THE Department of Health believes that "taxes are an excellent mediator of consumer behaviour".

In a statement outlining the department’s position on the proposed tax on sugar-sweetened beverages‚ it said it was the Treasury‚ not the department‚ that had made the decision "as part of their 2016 budget process".

It was‚ nonetheless‚ deemed a "best buy in the Strategic Plan for the Prevention and Control of Non-Communicable Diseases 2013-17 as well as in the Strategy for the Prevention and Control of Obesity 2015-2020" of the department.

To support its stance‚ it quoted "research done by Priceless at the University of the Witwatersrand (which) suggests that a 20% sugar-sweetened beverages tax could lead to a reduction by 3.8% in men and 2.4% in women or a decrease in obese people by 220,000 — mostly in the first three years".

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"On the other hand‚ without a tax‚ soft drinks are projected to grow 2.4% per year‚ predominantly amongst poorer people and this could lead to a 16% increase in obesity by 2017, of which 20% would be due to sugar-sweetened beverages‚" the department said.

Conceding that the department had "not done specific calculations on costs to the economy‚ we have noted the global World Health Organisation estimates that high BMIs (body mass index) drive between 2% and 7% of global healthcare spending with up to 20% of all healthcare spending attributable to obesity‚ through related diseases such as type 2 diabetes and heart disease".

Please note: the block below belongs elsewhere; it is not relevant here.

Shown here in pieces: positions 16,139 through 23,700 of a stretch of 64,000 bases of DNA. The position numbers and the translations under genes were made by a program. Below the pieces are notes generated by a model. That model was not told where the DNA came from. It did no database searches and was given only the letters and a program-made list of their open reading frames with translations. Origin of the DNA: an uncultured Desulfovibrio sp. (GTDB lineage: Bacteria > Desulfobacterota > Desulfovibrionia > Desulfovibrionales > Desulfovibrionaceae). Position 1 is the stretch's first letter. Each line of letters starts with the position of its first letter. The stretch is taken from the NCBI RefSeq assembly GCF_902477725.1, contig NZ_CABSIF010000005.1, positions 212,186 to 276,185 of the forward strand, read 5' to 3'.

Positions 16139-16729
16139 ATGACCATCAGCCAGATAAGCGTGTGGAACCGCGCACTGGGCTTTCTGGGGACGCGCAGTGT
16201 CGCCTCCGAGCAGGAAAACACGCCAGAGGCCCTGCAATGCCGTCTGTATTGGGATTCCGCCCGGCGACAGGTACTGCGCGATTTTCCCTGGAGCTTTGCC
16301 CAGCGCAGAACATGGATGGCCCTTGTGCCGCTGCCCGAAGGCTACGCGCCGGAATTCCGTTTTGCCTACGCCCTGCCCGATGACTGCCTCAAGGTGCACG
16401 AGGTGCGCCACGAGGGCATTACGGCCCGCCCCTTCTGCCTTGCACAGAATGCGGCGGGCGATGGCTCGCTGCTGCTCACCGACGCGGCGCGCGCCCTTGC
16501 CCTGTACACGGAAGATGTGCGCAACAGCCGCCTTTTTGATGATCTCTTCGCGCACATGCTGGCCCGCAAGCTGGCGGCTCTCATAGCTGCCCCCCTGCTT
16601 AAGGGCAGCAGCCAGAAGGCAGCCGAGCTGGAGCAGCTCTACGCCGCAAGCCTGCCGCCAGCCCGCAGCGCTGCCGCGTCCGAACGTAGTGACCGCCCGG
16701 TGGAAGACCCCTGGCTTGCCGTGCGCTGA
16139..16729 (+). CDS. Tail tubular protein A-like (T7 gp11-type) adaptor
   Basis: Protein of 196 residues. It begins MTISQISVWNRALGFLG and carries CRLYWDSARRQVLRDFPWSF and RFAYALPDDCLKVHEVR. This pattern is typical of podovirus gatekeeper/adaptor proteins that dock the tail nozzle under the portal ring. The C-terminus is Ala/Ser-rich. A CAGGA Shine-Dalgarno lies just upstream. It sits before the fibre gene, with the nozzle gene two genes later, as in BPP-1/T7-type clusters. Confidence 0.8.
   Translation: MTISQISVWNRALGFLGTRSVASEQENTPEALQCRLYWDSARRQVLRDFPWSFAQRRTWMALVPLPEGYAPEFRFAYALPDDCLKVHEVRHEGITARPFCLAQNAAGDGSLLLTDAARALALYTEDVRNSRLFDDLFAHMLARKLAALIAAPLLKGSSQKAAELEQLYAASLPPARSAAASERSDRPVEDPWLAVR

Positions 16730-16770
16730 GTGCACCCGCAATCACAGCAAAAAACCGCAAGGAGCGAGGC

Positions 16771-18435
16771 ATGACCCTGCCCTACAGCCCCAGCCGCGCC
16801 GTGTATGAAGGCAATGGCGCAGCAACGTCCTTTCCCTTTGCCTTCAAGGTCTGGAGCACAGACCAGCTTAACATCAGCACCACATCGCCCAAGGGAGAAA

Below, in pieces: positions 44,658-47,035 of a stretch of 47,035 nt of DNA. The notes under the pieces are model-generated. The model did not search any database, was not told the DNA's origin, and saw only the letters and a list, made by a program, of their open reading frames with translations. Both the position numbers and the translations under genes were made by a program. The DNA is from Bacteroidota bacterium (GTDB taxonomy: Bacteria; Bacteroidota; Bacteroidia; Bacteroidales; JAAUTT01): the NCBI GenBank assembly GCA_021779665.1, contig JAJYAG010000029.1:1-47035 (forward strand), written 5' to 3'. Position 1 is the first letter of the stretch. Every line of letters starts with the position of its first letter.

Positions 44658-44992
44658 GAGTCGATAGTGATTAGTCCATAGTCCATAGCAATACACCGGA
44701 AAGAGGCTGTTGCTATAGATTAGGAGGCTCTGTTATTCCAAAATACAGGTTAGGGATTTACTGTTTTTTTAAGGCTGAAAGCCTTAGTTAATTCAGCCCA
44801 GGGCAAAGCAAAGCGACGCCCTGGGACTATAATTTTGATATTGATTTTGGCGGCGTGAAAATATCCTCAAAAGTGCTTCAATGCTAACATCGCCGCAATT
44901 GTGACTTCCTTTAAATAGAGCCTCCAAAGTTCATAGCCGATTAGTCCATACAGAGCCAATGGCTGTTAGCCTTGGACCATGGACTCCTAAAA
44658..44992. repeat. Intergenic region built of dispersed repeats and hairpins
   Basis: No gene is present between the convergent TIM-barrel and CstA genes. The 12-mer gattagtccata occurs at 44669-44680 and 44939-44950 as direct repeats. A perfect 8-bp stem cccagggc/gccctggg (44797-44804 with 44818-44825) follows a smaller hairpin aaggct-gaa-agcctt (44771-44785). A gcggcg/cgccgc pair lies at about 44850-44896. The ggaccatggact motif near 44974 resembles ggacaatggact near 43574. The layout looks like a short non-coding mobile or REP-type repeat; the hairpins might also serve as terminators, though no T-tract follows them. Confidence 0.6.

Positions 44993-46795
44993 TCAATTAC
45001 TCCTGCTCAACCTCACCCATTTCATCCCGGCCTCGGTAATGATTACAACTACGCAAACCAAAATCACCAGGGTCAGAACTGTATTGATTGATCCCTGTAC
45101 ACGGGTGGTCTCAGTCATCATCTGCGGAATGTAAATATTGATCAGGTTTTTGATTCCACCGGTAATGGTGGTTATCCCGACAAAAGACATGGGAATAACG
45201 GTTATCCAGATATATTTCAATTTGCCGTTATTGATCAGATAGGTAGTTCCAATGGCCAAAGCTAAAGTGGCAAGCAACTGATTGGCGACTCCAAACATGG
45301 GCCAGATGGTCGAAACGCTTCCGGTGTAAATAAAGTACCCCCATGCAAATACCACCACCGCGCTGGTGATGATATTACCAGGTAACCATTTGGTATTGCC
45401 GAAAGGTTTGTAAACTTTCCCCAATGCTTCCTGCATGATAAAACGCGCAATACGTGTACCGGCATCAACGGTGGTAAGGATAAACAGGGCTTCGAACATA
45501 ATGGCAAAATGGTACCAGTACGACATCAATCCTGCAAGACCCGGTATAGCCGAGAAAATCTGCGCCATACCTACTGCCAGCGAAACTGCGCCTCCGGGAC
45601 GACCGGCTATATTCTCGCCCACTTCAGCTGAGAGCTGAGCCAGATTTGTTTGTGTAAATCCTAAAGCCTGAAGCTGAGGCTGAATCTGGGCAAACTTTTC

"We do not have figures for the impacts of obesity on the economy as a whole‚ but these would be substantial in terms of absenteeism due to obesity related illness and attendance at health facilities‚ lethargy at work and other impacts‚" the Department of Health said.

On Tuesday‚ the DA said it would reject Finance Minister Pravin Gorghan’s proposed sugar tax if its purpose was "simply to raise more revenue under the fig leaf of a public health benefit".

The party’s Dr Wilmot James said it had "made submissions on the proposed taxation of sugar-sweetened beverages‚ which was gazetted by the Treasury for public feedback on July 8".

The proposal was announced in Gordhan’s budget speech in February‚ and James said the "Treasury estimates that the sugar tax could add about R11bn to the fiscus".

James said a "meaningful portion of this revenue should be ring-fenced for medical research"‚ and posited that "if the tax is clearly structured to fund medical research on obesity‚ diabetes‚ hypertension and social habits that result in an increase in BMI‚ its purpose would be more defensible".

The party’s concern‚ he said‚ was job losses as a result of the tax and that it "could pose a threat to the survival of small businesses and spaza shops‚ as revenue from sweetened drinks represents a large percentage of their revenue".

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James said that rather than seeing the "beverage industry as an enemy of change"‚ the sugar tax should be "structured to encourage product innovation".

"This would entail a graduated tax on manufacturers that would prompt companies to innovate and develop their product range to include drinks that fall under a proposed sugar threshold that attract no additional taxes‚" he explained.

"Consideration should also be given to direct tax proceeds towards assisting schools to promote exercise and expanding the range of nutritious food and drink offerings at tuck shops."

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